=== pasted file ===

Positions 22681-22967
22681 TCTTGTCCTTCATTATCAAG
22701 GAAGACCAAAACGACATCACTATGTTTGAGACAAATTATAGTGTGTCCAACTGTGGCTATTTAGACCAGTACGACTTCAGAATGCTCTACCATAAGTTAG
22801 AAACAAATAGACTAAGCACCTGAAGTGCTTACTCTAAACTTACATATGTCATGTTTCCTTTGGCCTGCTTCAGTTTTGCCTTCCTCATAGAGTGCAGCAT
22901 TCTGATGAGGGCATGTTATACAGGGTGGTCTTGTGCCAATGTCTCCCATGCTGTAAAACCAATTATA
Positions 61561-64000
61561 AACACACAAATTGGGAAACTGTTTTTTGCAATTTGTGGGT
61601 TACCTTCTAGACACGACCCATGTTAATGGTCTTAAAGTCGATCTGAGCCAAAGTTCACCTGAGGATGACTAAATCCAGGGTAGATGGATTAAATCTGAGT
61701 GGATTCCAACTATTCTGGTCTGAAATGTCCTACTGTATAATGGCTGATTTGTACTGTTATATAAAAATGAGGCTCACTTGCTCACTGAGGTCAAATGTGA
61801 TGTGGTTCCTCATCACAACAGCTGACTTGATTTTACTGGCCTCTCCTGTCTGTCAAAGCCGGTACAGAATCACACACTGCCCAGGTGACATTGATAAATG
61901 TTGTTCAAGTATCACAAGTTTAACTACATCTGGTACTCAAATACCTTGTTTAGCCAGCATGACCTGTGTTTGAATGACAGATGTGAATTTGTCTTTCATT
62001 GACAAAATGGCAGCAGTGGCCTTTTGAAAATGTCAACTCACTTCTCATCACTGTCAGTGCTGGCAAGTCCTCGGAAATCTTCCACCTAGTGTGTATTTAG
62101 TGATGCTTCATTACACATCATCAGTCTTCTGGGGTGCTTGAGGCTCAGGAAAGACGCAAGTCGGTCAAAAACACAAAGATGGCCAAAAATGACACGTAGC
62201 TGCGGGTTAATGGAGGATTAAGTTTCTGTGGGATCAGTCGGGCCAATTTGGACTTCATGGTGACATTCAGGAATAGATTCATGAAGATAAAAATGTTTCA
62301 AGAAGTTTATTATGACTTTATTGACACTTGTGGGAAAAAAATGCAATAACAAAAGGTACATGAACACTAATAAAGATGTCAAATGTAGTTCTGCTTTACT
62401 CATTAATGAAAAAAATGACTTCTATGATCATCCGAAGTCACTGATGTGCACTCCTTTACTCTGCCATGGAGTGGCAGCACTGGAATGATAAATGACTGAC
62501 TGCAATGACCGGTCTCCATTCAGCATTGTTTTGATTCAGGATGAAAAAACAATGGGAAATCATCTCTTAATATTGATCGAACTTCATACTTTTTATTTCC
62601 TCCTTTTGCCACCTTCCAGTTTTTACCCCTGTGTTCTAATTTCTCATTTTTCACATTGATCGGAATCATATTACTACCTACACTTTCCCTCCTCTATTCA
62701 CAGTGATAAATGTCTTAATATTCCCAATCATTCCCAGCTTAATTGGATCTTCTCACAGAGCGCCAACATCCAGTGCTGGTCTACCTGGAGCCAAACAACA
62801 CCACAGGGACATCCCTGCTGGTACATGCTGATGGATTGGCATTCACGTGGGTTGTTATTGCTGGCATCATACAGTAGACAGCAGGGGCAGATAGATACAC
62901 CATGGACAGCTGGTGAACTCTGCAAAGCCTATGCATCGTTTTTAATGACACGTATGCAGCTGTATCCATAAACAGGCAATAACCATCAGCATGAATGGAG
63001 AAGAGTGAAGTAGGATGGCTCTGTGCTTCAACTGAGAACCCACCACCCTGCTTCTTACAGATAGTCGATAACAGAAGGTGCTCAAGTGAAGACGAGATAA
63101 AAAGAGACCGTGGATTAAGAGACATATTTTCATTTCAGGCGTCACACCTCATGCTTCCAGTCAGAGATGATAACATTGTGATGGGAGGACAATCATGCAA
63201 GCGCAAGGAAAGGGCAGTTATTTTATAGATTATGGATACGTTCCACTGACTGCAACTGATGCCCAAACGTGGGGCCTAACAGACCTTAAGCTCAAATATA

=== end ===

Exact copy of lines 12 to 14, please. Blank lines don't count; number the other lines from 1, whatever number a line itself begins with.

62001 GACAAAATGGCAGCAGTGGCCTTTTGAAAATGTCAACTCACTTCTCATCACTGTCAGTGCTGGCAAGTCCTCGGAAATCTTCCACCTAGTGTGTATTTAG
62101 TGATGCTTCATTACACATCATCAGTCTTCTGGGGTGCTTGAGGCTCAGGAAAGACGCAAGTCGGTCAAAAACACAAAGATGGCCAAAAATGACACGTAGC
62201 TGCGGGTTAATGGAGGATTAAGTTTCTGTGGGATCAGTCGGGCCAATTTGGACTTCATGGTGACATTCAGGAATAGATTCATGAAGATAAAAATGTTTCA